News

Too many black women die from breast cancer. Why? BU Slone Epidemiology Center researchers look for answers

April 27th, 2017 in Black Women's Health Study News.

Breast cancer is not color-blind. Although it strikes women (and less commonly, men) of every age and race, black women are more likely than white women to die of breast cancer. Why?

Read more at BU Today

Researchers identify breast cancer risk factors for younger black women

October 21st, 2016 in Black Women's Health Study News.

Black women under the age of 45 are at increased risk for an aggressive form of breast cancer [estrogen receptor (ER) negative] if they experienced a high number of pregnancies, never breast fed, and/or had higher waist-to-hip ratio.

Read more at BU School of Medicine

Seeking better understanding of breast cancer in African American women

July 25th, 2016 in Black Women's Health Study News.

Why do African American women die at higher rates from breast cancer and experience more aggressive breast tumors than white women?

School of Public Health researchers affiliated with the Slone Epidemiology Center (SEC) have received funding from the National Cancer Institute (NCI) to explore this question. The new grant is based on the premise that having a better understanding of the biology of breast cancer in African American women will lead to better prevention and treatment.

Read more at BU School of Public Health

BU researcher awarded grant to better understand breast cancer

July 7th, 2016 in Black Women's Health Study News.

Why do African-American women die at a higher rate and experience more aggressive breast tumors than white women? Researchers from Boston University’s Slone Epidemiology Center (SEC) have received funding from the National Cancer Institute (NCI) to explore this question. The new grant is based on the premise that having a better understanding of the biology of breast cancer in African-American women will lead to better prevention and treatment.

Read more at EurekAlert!

Black women with fibroids face elevated risk of endometrial cancer

April 1st, 2016 in Black Women's Health Study News.

Black women with a history of uterine fibroids had a 40 percent higher risk of endometrial cancer, according to a study led by School of Public Health researchers with the Slone Epidemiology Center at Boston University.

Read more at BU School of Public Health

Female hormone supplements with estrogen and progestin linked to breast cancer risk

December 1st, 2015 in Black Women's Health Study News.

Postmenopausal African American women who use female hormone supplements containing estrogen and progestin (“combination” therapy) are at an increased risk for estrogen receptor positive breast cancer.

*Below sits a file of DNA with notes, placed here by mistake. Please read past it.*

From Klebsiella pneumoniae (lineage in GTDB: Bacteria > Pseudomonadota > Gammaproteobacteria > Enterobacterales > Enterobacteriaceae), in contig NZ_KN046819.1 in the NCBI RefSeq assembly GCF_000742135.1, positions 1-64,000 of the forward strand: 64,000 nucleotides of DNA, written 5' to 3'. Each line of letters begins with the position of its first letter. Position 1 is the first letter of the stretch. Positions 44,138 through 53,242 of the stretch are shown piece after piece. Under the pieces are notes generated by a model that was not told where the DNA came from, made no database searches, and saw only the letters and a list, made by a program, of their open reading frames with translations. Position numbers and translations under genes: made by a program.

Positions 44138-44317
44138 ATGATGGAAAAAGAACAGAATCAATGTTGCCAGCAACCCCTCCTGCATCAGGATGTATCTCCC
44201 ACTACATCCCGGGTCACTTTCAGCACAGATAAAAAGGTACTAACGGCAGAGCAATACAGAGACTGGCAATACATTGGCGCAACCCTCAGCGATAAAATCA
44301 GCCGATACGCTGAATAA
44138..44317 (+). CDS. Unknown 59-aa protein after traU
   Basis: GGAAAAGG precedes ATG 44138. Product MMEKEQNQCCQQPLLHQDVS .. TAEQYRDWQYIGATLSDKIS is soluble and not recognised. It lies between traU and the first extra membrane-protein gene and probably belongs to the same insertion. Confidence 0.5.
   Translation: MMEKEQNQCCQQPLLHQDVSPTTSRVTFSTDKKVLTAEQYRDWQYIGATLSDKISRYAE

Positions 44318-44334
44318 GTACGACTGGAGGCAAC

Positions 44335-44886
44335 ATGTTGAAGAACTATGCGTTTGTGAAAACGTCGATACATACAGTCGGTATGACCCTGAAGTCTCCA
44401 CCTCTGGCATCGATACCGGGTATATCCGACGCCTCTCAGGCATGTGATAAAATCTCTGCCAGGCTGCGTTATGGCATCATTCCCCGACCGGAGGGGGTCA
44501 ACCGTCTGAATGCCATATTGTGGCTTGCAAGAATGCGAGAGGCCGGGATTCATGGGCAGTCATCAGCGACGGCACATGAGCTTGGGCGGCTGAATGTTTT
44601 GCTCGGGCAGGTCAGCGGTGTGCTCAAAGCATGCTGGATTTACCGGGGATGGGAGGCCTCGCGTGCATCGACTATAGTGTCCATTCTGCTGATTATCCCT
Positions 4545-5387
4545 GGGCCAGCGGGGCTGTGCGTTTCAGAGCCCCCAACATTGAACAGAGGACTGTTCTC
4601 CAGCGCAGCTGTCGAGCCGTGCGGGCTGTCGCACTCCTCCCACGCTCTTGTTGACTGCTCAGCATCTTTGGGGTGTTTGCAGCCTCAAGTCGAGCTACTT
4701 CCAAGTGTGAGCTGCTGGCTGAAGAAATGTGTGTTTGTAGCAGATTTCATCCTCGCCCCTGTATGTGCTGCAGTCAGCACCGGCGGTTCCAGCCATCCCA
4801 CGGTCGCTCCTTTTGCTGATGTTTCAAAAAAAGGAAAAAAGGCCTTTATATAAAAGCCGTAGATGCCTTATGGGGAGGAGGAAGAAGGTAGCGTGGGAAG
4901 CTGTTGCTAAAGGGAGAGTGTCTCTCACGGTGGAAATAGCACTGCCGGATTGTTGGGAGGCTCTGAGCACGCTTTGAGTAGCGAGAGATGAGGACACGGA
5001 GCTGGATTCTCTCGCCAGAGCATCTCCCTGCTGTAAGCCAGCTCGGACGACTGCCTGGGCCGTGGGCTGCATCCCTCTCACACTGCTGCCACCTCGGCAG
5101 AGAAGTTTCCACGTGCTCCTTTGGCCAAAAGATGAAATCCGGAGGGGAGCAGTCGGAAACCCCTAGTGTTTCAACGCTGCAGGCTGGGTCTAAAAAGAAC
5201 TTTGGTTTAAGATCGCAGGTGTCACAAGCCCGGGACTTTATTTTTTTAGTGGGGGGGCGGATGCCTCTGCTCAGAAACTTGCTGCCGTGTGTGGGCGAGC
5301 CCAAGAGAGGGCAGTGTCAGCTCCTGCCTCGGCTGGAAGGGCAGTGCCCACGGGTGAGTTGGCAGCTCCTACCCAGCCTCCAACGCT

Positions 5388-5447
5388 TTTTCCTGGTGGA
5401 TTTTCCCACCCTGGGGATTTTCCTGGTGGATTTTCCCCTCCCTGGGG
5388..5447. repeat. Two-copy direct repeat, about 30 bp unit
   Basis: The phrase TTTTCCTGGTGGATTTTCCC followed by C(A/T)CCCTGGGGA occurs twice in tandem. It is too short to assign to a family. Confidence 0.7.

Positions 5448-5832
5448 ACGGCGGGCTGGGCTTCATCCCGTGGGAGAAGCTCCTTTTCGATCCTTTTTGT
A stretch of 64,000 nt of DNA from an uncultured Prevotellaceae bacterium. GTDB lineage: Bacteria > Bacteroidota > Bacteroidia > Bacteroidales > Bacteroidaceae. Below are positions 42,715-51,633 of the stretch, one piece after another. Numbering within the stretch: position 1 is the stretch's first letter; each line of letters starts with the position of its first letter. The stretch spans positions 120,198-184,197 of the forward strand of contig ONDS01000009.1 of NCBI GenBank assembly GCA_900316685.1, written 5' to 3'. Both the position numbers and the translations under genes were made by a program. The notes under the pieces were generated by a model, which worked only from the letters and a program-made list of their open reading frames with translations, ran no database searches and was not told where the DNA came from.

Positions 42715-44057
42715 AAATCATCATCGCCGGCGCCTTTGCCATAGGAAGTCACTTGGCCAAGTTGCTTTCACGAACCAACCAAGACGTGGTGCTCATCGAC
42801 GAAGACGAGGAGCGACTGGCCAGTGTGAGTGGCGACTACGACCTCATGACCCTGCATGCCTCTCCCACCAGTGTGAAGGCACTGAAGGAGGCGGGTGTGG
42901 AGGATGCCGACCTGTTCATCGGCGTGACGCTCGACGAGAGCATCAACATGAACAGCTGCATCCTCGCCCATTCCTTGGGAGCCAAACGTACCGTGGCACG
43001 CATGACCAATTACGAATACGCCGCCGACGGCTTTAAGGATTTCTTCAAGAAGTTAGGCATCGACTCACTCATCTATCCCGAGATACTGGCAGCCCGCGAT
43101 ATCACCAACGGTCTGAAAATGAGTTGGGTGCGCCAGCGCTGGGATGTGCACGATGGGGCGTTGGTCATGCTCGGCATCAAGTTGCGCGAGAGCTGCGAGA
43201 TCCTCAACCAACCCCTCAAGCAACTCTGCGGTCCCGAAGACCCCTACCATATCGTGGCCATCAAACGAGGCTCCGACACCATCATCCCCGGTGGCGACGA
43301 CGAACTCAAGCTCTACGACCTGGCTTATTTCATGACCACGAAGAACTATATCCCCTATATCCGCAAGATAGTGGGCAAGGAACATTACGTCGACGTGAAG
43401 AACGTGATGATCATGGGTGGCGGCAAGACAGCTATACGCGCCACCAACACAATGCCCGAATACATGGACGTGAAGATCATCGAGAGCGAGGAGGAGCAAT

Read more at EurekAlert

Yvette Cozier named Assistant Dean for Diversity and Inclusion at Boston University School of Public Health

July 13th, 2015 in Uncategorized.

Professor Cozier is currently an assistant professor in the Department of Epidemiology and an epidemiologist at the Slone Epidemiology Center at Boston University. Her extraordinary record of service around this topic within BU, her research interests, and her ability to build and foster multidisciplinary collaborations make Professor Cozier uniquely well suited for this position.

Read more at BU School of Public Health

Edward Ruiz-Narváez elected to National Academy of Sciences of Costa Rica

March 27th, 2015 in Black Women's Health Study News.

Edward Ruiz-Narváez, an assistant professor of epidemiology at the School of Public Health, has been elected a member of the National Academy of Sciences of Costa Rica.

Read more at BU School of Public Health

New model better predicts breast cancer risk in African American women

January 27th, 2015 in Black Women's Health Study News.

Researchers from Boston University’s Slone Epidemiology Center have developed a breast cancer risk prediction model for African-American women that found greater accuracy in predicting risk for the disease. The use of this model could result in increased eligibility of African Americans in breast cancer prevention trials.

Read more at Medical Xpress

Birth weight and diabetes

September 3rd, 2014 in Black Women's Health Study News.

African-Americans born at low birth weight are at an increased risk for Type 2 diabetes later in life, a new study has found.

Researchers at Boston University School of Public Health followed more than 21,000 women ages 21 to 69 who were enrolled in a large study of African-American women’s health for 16 years. Some 2,388 of them developed Type 2 diabetes.

Read more at The New York Times